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Theres nothing like walking through cool grass on a warm summer's day.

But every Southerner knows that a barefoot stroll in the yard comes with risks

"Ow, ow! OW!"

This fire ant mound should be a familiar sight to anybody who lives in the southern U.S.

But you wont see them marching around in little lines on the ground. We're surrounded by an

underground network of foraging tunnels, but this is home base. And the best way to get

to know whats inside is to give it a poke.

A fire ants main senses are touch and smell. The slightest disturbance and workers release

alarm pheromones, a chemical signal that can raise the entire mound to defense within seconds.

Anything sitting still is now a target, so let's get out of here.

A fire ants bite isnt what hurts. Their mouths only serve as anchors so they can curl

around a sharp stinger and inject a dose of venom, a painful reminder theyre in the

same order of insects as bees and wasps: the Hymenoptera.

Insect researcher Justin O. Schmidt developed a pain index for Hymenoptera venom, mostly

by allowing himself to be stung over and over. The tiny sweat bee, for instance, is a 1

a tiny spark singeing a single hair”. The bullet ant scores a 4, the most painful

grade, likefire-walking over flaming charcoal with a 3-inch rusty nail in your heel.”

Fire ants score a mere 1.2 on the Schmidt Pain Index, but they tend to sting multiple

times, like this one did. It's already starting a local immune response around that venom:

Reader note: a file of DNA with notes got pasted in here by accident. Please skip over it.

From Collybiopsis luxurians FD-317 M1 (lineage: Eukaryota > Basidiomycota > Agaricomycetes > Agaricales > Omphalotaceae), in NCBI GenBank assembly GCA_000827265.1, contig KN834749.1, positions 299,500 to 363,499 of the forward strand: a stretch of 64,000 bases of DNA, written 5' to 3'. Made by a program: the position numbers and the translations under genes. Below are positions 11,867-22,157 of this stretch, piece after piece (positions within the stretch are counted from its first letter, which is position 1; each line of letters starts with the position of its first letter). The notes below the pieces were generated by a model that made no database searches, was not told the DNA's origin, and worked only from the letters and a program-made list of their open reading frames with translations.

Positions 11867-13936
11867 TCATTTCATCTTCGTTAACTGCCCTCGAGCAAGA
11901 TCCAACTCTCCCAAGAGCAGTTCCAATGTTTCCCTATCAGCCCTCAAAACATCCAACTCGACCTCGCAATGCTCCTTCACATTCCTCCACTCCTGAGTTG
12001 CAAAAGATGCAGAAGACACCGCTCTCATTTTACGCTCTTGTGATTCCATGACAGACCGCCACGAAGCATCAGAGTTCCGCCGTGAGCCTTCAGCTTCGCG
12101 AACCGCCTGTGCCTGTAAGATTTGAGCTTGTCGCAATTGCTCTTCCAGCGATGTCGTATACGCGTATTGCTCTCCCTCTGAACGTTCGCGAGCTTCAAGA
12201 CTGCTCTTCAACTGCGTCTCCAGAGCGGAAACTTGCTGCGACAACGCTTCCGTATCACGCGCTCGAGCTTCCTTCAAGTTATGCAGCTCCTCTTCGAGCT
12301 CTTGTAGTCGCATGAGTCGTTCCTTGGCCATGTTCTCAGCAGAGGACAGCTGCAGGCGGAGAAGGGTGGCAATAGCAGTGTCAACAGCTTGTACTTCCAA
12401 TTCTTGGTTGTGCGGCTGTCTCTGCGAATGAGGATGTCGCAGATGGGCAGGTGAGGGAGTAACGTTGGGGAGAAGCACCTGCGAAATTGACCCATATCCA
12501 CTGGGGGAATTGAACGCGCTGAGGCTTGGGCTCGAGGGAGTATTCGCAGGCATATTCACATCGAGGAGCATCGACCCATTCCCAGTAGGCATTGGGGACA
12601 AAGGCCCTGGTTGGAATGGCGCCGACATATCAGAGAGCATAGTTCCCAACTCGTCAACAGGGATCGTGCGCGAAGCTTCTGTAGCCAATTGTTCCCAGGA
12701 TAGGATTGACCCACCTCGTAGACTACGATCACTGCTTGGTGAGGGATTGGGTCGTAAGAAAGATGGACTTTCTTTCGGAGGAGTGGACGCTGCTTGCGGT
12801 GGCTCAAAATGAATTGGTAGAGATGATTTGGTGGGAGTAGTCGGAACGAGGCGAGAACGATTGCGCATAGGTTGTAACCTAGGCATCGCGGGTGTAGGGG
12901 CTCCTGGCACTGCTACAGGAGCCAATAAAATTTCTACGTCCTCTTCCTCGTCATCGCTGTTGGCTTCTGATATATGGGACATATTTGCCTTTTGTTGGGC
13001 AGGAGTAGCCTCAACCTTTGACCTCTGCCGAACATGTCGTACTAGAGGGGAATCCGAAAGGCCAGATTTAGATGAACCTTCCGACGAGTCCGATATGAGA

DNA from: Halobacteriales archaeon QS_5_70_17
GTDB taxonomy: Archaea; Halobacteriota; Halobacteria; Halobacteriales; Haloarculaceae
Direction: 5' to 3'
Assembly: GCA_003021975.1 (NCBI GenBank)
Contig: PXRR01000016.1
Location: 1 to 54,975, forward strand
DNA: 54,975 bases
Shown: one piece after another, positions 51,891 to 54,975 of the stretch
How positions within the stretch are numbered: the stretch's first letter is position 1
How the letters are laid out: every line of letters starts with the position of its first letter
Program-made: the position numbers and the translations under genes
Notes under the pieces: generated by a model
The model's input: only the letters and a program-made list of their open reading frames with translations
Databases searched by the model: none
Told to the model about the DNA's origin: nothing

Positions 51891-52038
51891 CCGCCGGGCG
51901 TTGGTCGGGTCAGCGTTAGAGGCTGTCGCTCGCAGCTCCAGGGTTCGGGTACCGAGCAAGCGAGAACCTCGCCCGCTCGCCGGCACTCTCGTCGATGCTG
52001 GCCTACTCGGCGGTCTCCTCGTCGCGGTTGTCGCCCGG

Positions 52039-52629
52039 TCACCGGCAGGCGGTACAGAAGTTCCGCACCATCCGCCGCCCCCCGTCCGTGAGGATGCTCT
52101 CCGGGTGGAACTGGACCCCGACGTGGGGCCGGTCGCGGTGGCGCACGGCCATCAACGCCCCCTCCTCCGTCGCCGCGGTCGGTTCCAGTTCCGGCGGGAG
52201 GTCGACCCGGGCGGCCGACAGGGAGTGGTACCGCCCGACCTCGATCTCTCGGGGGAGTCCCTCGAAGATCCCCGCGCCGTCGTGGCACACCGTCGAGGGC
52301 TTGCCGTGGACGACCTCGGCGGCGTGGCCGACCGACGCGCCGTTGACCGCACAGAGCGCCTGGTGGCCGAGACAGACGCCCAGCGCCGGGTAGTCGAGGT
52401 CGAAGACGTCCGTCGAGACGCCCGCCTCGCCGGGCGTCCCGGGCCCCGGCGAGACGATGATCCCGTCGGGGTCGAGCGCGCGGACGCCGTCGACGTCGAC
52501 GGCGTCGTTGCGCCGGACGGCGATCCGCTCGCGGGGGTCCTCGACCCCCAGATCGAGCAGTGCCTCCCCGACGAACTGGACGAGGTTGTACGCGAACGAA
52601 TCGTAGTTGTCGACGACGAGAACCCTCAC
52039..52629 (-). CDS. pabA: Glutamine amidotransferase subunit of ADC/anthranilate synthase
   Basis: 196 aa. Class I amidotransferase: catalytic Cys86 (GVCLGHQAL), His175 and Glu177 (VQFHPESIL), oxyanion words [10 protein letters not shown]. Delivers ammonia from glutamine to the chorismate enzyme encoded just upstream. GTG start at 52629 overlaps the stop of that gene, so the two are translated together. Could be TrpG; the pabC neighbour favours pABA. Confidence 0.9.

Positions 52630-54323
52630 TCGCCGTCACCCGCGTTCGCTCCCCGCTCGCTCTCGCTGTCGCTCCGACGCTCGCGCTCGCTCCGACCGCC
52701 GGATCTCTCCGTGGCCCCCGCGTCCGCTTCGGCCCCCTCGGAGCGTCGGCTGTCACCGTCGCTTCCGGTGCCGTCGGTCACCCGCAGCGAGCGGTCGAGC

it's red, it's itchy, it's burning. It does not feel good. Within a few days the cells

will actually die and leave me with a nice little white bump that I will not be able

to resist popping. The things I do for this show.

These stings have made fire ants a target of pure, unadulterated hate in the southern

U.S., but its important to remember that just like us, these ants are an imported species.

The red imported fire ant, arrived in the U.S. between 1933 and 1942, accidentally scooped

from their home in South America, placed onboard a ship, and dropped in Mobile, Alabama.

They left behind a hard life full of daily ant warfare, but in Alabama they found opportunity,

few enemies, and a boy named Edward Wilson. E.O. Wilson would later become the worlds

leading expert in ant biology, but as a teenage scientist in Mobile, he recorded the first

known sighting of imported fire ants. Over the next two decades, as Wilson and other

scientists watched these ants spread out from Alabama, southern farmers went into full freak



Now, maybe it was because the nation still had war on the mind, or the ants hadred

in their name, but the US stopped at nothing to eradicate them. Retired World War II bombers

took to the air loaded with pesticide, indiscriminately showering the South with millions of tons

of poison.

Wed later learn that the pesticides used were many times more toxic than DDT.

E.O. Wilson called the bombing campaign theVietnam of entomologyand it was one

of the inspirations for Rachel CarsonsSilent Spring.” In the end, aerial pesticides

did do a lot of killing, but instead of fire ants, it was mostly to livestock, birds, fish,

and native ant species.